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I like to break down the types of fishable public waterways in our area into three groups: bodies of water that can be fished by kayak, bodies of water that should be fished by kayak, and those rare specimens, bodies of water that can only be fished by kayak. If you spend enough time poring over satellite images on google earth, you may just come across the third, and it is by far my favorite type; tucked away discreetly throughout the state, there are a few calm, clear, scenic gems that seem as though they were created solely for the enjoyment of those who paddle or pedal around in little plastic boats chasing bass. I'd like to talk about one of those rarities that for me, holds some vivid and inspiring memories.
I was a bit spoiled in the beginning. Bayou Sara was where I cut my teeth in the sport of kayak fishing. Unknowingly, I chose a great time of year and location. It was during a dry summer - the river was at a great stage for two months and the water maintained that semi-clear dark shade that will get any Louisiana bass fisherman excited.
After a few weeks of local success I decided to branch out and search for some new water. To the flat side I went; in particular, the Morganza spillway. All I had was a kayak hastily strapped to the top of a Nissan Altima, a few rods, and a fuzzy memory of a place where my uncle had taken me fishing for bream as a kid. After making my way down a series of gravel potholes that would have trouble passing for a road even in New Orleans, I came to a bridge - a hint of recollection stirred in my memory. I looked underneath the bridge and sure enough, there was water, which was at that time my only requirement to try and catch what swam in it.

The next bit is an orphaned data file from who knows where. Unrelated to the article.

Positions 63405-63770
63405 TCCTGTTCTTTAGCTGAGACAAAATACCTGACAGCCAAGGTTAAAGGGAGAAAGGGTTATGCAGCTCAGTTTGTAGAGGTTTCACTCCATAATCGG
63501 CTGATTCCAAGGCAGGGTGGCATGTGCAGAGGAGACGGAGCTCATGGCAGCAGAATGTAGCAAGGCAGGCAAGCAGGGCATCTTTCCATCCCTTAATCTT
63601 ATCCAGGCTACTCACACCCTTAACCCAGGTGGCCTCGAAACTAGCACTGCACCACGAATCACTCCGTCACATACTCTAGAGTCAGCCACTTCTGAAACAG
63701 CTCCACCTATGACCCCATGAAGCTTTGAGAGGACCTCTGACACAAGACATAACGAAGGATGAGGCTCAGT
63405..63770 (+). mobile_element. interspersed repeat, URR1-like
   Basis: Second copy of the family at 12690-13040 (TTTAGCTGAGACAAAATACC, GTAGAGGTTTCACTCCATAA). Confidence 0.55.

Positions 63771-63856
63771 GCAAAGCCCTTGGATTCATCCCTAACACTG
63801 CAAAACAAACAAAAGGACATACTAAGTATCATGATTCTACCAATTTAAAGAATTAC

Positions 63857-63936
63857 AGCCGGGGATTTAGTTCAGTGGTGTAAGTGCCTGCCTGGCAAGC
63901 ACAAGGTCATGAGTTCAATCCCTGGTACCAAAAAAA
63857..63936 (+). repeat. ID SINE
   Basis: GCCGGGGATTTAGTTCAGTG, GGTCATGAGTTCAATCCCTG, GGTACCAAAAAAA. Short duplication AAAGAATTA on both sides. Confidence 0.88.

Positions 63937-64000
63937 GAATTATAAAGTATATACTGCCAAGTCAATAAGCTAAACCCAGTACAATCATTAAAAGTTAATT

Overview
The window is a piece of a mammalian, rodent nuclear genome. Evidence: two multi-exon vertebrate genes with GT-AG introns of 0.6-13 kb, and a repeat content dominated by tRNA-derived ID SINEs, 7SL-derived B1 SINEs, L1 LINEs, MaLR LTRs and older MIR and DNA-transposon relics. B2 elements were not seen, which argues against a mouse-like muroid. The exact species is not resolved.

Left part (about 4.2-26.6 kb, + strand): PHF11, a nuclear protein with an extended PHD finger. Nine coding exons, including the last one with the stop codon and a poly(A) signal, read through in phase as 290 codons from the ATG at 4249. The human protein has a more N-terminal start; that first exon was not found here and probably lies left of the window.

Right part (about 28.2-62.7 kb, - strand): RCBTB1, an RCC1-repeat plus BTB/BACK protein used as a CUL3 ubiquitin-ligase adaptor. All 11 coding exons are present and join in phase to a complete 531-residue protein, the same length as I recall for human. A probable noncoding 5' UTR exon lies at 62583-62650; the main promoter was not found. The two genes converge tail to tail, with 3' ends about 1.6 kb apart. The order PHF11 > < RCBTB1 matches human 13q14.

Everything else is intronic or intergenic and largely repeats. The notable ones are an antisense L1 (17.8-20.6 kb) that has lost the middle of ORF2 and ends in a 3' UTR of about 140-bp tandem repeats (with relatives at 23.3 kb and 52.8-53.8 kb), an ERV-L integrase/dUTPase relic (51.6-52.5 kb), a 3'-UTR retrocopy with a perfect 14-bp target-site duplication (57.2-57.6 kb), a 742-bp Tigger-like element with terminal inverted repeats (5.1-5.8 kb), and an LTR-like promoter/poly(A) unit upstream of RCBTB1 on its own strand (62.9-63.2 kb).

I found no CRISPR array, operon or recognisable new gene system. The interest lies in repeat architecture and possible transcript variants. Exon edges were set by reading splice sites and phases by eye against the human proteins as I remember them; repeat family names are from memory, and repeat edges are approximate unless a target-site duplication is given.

Fast forward a couple of hours and I had paddled two miles or so down what I still consider to be one of the prettiest waterways in the state, and caught bass until my arms hurt. The water was a pristine greenish hue, and cypress trees both standing and fallen lined the banks. It seemed that each one was home to a brute - healthy largemouth that wanted nothing more than a clumsily cast crankbait to swim its way.
For the rest of that summer and through the fall and winter I honed my skills on this awesome little canal without seeing another boat. There were a few people who fished it from land for catfish and choupicque, but nobody was doing what I was.
That little bayou doesn't have a name. It's just a discharge from the main body of the Old River ox-bow, so when the Mississippi is high, it floods. Well, this eventually happened and I had to give it up the following spring. When I returned the next year I found a large rock pile blocking the gravel path that led to kayak paradise. I asked around and heard that the land had been closed to the public. Years went by, and of course I stuck to the larger lakes and learned that they can be great too, but just not the same.
On a hunch just last week, instead of taking a left turn onto the old Levee road that leads to the main boat launch on Old River, I turned right. Heading towards my old stomping grounds all the while expecting to hit some kind of barrier - that never happened, and I was able to relive some of those early days. I'm happy to report that the little canal looks just like it did the first day I saw it, and the fishing seems to be just as good. Needless to say I'll be going back soon, and would love to bring some friends. I Will be organizing a day trip this October...stay tuned for the date! ... See MoreSee Less